Monster green anteater movie trailers can improve your concept paper.
Not immediately finding this obvious? Nuclear powers now square off over Twitter, and jumbotrons post marriage offers. In times like these, it seems logical to borrow magic from a medium that attracts millions of eyeballs.
Grab that $8.00 bucket of popcorn and read on.
Why movie trailers? A trailer is a compelling invitation that gets movie-goers to come back for more action at a later date. When launching a campaign or project you also seek a direct connection to your audience’s interests with the aim of persuading them to meet, or talk, or otherwise engage. This “invitation” – to prospective partners, funders, or allies — is what the concept paper is for.
These are the elements:
What’s the main issue? A problem or challenge is key to engaging the audience’s attention. This is where the movie trailer starts, and where your concept paper should start, too. This is also where you connect your issue to a problem or opportunity that you know your reader cares about.
Your target audience likely has some background or knowledge. So avoid over-long descriptions. Attach a focused “explainer” document if more background is needed than the concept paper can provide.
Why this project now? The trailer has mere seconds to get movie-goers to care what happens next in a specific film. In a world of competing challenges, you also need to quickly secure this reader’s attention. Does a crucial program face loss or cutback? Is a narrow window opening for policy progress? Tell your reader the most important things at stake.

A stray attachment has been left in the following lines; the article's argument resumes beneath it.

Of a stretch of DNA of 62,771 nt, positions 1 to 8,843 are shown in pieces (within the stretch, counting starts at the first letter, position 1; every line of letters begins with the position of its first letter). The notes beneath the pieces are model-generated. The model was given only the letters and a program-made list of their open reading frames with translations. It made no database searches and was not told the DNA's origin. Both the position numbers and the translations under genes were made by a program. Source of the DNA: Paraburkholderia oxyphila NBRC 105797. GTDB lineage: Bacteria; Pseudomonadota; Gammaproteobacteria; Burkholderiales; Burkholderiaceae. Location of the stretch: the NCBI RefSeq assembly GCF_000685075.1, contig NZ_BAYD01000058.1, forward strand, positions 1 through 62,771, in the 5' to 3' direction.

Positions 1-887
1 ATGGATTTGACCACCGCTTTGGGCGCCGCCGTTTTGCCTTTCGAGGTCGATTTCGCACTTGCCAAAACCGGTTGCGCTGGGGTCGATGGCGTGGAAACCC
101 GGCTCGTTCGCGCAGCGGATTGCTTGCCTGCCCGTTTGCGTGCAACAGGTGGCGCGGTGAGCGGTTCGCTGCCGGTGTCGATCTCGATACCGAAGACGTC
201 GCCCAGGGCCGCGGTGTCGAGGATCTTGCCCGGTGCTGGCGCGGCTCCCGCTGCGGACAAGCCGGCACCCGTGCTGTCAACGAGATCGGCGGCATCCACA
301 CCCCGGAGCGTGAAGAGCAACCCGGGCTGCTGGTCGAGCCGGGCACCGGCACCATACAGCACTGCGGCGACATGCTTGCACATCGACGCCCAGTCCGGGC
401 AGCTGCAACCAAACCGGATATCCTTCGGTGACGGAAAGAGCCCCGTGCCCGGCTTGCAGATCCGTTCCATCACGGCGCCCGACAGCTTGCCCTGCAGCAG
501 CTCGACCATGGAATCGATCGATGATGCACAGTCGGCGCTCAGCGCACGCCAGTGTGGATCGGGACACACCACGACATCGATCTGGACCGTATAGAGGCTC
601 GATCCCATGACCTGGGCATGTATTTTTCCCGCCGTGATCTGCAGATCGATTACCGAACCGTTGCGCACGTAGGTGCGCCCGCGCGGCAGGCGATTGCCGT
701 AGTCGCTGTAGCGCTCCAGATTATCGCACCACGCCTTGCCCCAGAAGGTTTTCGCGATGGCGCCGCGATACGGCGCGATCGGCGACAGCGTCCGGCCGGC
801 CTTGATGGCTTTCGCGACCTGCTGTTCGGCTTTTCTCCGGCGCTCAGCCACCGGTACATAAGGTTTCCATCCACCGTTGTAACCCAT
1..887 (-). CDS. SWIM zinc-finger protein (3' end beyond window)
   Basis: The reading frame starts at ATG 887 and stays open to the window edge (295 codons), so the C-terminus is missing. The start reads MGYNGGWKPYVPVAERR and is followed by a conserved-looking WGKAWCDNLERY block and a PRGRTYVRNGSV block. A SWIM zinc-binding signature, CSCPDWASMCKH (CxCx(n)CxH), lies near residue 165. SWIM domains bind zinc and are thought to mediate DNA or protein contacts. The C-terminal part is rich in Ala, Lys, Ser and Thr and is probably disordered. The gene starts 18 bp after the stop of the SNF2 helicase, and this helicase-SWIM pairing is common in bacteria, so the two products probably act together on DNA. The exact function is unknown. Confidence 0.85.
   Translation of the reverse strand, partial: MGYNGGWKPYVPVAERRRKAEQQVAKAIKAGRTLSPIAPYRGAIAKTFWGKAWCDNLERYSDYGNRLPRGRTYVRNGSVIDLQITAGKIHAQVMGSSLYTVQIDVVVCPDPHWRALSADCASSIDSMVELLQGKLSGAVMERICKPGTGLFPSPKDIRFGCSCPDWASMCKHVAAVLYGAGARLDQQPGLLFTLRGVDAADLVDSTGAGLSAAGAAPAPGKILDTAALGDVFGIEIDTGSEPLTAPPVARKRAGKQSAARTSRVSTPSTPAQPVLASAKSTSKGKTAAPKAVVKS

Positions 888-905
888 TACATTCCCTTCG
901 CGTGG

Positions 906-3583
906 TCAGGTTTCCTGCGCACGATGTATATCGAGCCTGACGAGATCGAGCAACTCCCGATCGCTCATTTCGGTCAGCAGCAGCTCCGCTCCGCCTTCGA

Why us? Great characters and match-ups transform the trailer into a message that creates buzz. Introduce your key people, your value and your accomplishments in this space. Your main partners in the work are a major asset: describe the difference they make. You also may need to state (simply and respectfully) your differences with “competitors.”
Summary program plan. This is your brief description of goals, outcomes, strategies and tactics, learning plans, and resources. Avoid the trap of exhaustive detail: A movie that includes all the novel’s minor characters and sub-plots sinks under that weight. A concept paper loses value as an “invitation” when it looks and feels like a book of blueprints.
Call to action. The movie trailer ends with a crescendo and the invitation is hard to miss: Coming Soon to Theaters Everywhere. (Keep an eye out – don’t miss it.)
Don’t just end your concept paper by summarizing what you’ve said: Make the finish count. “Please join us to make this crucial vision a reality” is an invitation that sparks imagination and helps make your paper memorable.
Looking for more ideas to improve your concept papers – or can’t get enough monster green anteater action? My concept paper primer – with anteaters galore — can be downloaded from my Resources page.